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Sunday, 6 August 2023

Looking Round the First Floor of the Civic Offices and Media articles

 Although Swindon Museum and Art Gallery is currently closed, work is about to begin to convert the first floor of the Civic Offices in Euclid Street into a new museum and gallery. The Civic Offices were built in 1937-39 in the Moderne style, a variant of Art Deco which features smooth surfaces, curved corners and horizontal lines. The building was Grade II listed in 2020, and certainly has a feeling of ambition and elegance about it; one gets the feeling that Swindon had ambition at the time this building was commissioned.

Three members of the Friends were very pleased to be invited to have a look round the first floor before work begins. We were met by Frances Yeo, Swindon Museums Manager and Cabinet Member for Culture, Arts and Heritage, Marina Strinkovsky and received the following presentation:

The three museums used to function separately, since 2020, they have worked under one team with Frances Yeo in overall charge.
Even made as large as it can be on the screen, it's hard to see the plan. Visitors will walk up the stairs, or use the lift if they want to do so, and access the museum and art gallery ahead of them. The lower part of the picture shows rooms which will be galleries, a room for school parties and a library/study room whereas the rooms in the top part of the diagram will be storage areas. There's 40% more space in this building than at Apsley House and room for more items to be stored on site.
So what will be in the museum:
I took a few photos, but really there are just large rooms and lots of small rooms with stud walls at the moment.
Above Frances Yeo and Cllr Strinkovsky posing for the camera, and below one of the impressively large rooms on the first floor..
On the way down from being shown around, we posed for a photo on the stairs:
Before we left we were shown some of the results of the rebranding exercise, a new logo, statements and name. We'll let you know more soon...
Today came the latest press release with a later opening date than we had anticipated:
which wasn't something that had been shared, so why this figure of 2 years was plucked out of the air I don't understand. We have been assured it will open much sooner than that.
And what's more the Civic Offices are now being considered as the permanent home for Swindon Museum and Art Gallery: Swindon council officers could be long-term home of museum and gallery | Swindon Advertiser

Saturday, 5 August 2023

July talk: Running out of Steam

 Our July talk was also called 'Two Painters and a Poet' referring to three men who started life in the railway works and in the case of Hubert Cook (1901-1966) and Leslie Cole (1910-1976) became artists and Alfred Williams (1877-1930) was known as the Hammerman Poet. Philip Garrahan, an academic and art historian, who gave the talk was initially interested in the Ashington Group of painters who were in existence from 1934-84; they were a group of miners also known as the Pitmen Painters depicting life down the pit.

Philip was interested to explore Swindon artists who started working life at the railway works and went onto become artists. Hubert Cook and Leslie Cole were obvious contenders; both starting life in the works and leaving to become artists. What did they paint? And what did they have to say?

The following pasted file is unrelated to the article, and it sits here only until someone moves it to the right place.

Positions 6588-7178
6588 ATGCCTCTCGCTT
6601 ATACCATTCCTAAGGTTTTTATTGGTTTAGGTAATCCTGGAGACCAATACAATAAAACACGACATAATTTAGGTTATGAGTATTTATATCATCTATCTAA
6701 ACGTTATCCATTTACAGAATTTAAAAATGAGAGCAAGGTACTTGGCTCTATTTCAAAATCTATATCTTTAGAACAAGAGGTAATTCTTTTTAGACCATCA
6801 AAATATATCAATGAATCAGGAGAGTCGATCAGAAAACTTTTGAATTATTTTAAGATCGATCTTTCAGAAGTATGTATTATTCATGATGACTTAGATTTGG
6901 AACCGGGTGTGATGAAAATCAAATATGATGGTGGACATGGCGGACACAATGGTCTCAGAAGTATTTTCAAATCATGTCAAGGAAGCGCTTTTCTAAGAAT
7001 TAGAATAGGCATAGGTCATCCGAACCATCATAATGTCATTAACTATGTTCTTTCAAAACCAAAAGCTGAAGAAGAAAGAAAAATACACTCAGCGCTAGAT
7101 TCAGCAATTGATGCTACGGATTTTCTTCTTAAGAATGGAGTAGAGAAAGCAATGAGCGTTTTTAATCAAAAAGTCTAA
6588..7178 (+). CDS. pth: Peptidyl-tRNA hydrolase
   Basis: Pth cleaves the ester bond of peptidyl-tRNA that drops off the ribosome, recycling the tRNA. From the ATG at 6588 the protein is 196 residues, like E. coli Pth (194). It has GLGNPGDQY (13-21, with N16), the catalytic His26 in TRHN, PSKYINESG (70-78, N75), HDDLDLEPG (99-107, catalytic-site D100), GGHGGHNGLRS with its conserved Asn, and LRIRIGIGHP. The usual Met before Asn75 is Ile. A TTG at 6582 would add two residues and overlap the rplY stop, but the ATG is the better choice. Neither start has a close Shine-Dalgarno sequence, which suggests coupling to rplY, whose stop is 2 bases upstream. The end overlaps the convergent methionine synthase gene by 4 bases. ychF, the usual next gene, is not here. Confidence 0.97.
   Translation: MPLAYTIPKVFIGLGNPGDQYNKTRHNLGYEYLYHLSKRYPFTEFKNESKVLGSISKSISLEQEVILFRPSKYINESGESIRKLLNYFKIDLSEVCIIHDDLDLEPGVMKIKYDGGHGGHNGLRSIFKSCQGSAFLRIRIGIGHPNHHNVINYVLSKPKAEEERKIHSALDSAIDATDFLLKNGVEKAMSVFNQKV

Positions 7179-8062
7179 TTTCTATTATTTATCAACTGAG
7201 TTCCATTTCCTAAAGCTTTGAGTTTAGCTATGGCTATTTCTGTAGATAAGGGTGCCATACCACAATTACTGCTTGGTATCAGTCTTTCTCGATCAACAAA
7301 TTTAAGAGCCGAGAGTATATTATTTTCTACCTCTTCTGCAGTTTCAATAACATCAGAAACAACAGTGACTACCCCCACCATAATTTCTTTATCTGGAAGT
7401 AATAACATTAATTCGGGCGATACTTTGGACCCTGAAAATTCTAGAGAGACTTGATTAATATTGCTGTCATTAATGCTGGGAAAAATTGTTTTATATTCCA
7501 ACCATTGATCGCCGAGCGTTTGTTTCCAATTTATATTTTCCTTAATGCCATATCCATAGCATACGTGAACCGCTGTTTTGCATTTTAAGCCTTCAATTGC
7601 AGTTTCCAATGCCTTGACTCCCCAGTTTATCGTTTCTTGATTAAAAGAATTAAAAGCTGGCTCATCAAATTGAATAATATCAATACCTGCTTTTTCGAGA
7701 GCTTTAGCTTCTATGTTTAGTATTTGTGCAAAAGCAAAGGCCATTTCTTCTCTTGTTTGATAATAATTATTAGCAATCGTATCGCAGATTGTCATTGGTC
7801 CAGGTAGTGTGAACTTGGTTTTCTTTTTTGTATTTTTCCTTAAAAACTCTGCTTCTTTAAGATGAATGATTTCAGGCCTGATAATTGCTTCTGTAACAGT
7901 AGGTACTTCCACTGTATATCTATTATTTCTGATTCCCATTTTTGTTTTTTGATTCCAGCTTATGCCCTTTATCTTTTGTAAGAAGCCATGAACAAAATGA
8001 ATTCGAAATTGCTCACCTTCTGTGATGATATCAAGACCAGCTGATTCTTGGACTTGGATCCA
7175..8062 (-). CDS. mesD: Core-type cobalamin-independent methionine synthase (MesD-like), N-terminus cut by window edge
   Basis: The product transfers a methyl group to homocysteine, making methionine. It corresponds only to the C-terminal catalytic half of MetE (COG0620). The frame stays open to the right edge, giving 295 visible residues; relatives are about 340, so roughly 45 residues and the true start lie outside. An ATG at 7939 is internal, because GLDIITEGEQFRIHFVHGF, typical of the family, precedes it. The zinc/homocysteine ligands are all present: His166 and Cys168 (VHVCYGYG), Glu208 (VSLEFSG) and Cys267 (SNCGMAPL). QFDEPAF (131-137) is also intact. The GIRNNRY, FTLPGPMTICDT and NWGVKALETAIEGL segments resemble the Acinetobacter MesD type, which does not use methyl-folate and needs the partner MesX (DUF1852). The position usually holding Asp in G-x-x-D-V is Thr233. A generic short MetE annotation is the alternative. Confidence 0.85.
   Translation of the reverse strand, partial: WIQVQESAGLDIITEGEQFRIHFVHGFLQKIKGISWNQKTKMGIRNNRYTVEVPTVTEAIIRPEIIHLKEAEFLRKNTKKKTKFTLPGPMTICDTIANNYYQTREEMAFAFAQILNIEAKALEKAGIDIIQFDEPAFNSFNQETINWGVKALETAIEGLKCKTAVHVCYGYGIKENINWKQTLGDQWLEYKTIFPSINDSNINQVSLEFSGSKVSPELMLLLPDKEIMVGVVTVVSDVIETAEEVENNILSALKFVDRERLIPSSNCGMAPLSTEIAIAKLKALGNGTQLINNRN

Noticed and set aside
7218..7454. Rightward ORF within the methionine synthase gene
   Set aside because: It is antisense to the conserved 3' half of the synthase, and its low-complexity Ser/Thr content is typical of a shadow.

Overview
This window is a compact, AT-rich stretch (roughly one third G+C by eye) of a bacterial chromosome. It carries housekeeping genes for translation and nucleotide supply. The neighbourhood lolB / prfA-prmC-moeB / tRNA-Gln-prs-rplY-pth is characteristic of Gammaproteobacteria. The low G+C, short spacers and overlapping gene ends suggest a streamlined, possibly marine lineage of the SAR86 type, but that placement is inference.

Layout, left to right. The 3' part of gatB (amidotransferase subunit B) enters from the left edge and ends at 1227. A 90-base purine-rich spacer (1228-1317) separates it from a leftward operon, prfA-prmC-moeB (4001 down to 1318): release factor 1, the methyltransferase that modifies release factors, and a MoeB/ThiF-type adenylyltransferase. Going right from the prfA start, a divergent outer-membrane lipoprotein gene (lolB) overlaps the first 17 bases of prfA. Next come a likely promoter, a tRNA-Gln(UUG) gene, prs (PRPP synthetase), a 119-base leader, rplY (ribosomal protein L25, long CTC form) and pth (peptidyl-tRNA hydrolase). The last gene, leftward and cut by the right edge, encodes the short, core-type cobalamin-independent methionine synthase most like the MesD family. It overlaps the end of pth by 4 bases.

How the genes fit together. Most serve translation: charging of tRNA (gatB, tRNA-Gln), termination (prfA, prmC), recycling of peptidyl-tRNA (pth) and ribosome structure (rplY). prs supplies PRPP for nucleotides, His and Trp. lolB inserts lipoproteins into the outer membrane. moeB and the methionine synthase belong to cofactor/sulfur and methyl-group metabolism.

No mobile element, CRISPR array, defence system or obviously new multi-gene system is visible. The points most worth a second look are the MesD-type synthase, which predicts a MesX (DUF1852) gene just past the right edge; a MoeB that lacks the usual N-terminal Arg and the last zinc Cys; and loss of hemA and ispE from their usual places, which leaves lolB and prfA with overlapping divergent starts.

Here are 2 self portraits of the two artists, Cook on the left and Cole on the right; they are remarkably similar in their expressions, bearing and what they are wearing:

Hubert Cook studied at Swindon School of Art 1926-34 under Harold Dearden and then went on to Central Art School from 1935-38 and subsequently taught at Portsmouth Polytechnic
Here are a couple of his paintings, above a 'shingler' heating up metal and below a painting entitled 'The Toilers' conveying the heat and dirt in the works.
Leslie Cole went to Swindon Art School and was also taught by Harold Dearden and then went to the Royal College of Art where Ravilious and Bawden were teaching.
These first examples of his work depict social life in a pub, probably in Swindon, please see later comments from a member of the Friends.
This is one of his railway works paintings
Then we were shown several paintings made when he became a war artist from 1942-45 which depict another level of painting altogether. I have just looked at the Imperial War Museum website and found 4 pages of Leslie Cole paintings he produced as a War Artist from 1941- 46. His work is phenomenal and cranked up several gears from paintings he produced before he became a war artist.
Above 'Mother Mourning the Death of a Village Priest'.
The painting above is titled 'Malta: Preparing for the Night in the Crypt of St.Augustine's Valetta'
Above 'No Time to Lose: Soldiers Dockers unloading a Convoy during a Raid'
This one is' Belsen Camp- The Compound for Women' and below: 'Dentistry during the Hour of Gas Practice'
Interestingly after the talk, a member of the Friends emailed with the following:

'I enjoy all the SMAG talks.... but I wish my husband had watched 2 painters and a poet - the Railway artists in Swindon . I know you record them. How do I see them? .. I heard you mention UTUBE but where would I look?
My husband's father "Grandad Cooke " worked in the railway as did they all. He was in the foundry and worked on a steam hammer. When he finished  his shift he went into one of the pubs on the corner of the Railway village. No not as a sad drunk but to slake his thirst after the tremendous heat. 
The Glue pot is still there and relates to the workmen needing to keep their glue warm and  pliable  so they were able to put their glue pot down whist trying to overcome their thirst . Bet there was a nasty smell from those glues.. boiled animal bones.'
And talking of the Glue Pot, I looked it up and found an Adver article on the pub by Graham Carter, isn't it amazing how on thing runs onto another. Do have a look at his article.

To clarify the situation regarding recordings: as many talks as possible are recorded and then put onto the website under 'Videos' and can be found here:
They are not edited, so there are interruptions which one would normally edit out.

Monday, 31 July 2023

June talk: The Ken Stradling Collection

 A Friend's group first visited the Stradling Collection in 2014; the first year it opened, and here's the post about that visit. After his death last year, aged 100, I hoped the Stradling Collection would be able to continue operating as a wonderful resource and repository of some exceptionally beautiful arts and crafts items for the home collected over the 60 years Ken was a buyer for the Bristol Guild.

Cleo Saunders, a Trustee of the Ken Stradling Collection gave us a wonderful illustrated talk via Zoom in June. A recording is on our website, but I'll include photos I took from the screen here along with some notes. Cleo started by talking about the fact that after the war, Ken, in 1948 went to work at the Bristol Guild which was responsible for bringing the best of design to Bristol. Local craftspeople showcased their work in the shop.

In the late 50s and 60s, people were interested in buying modern furniture such as moulded plywood seen below.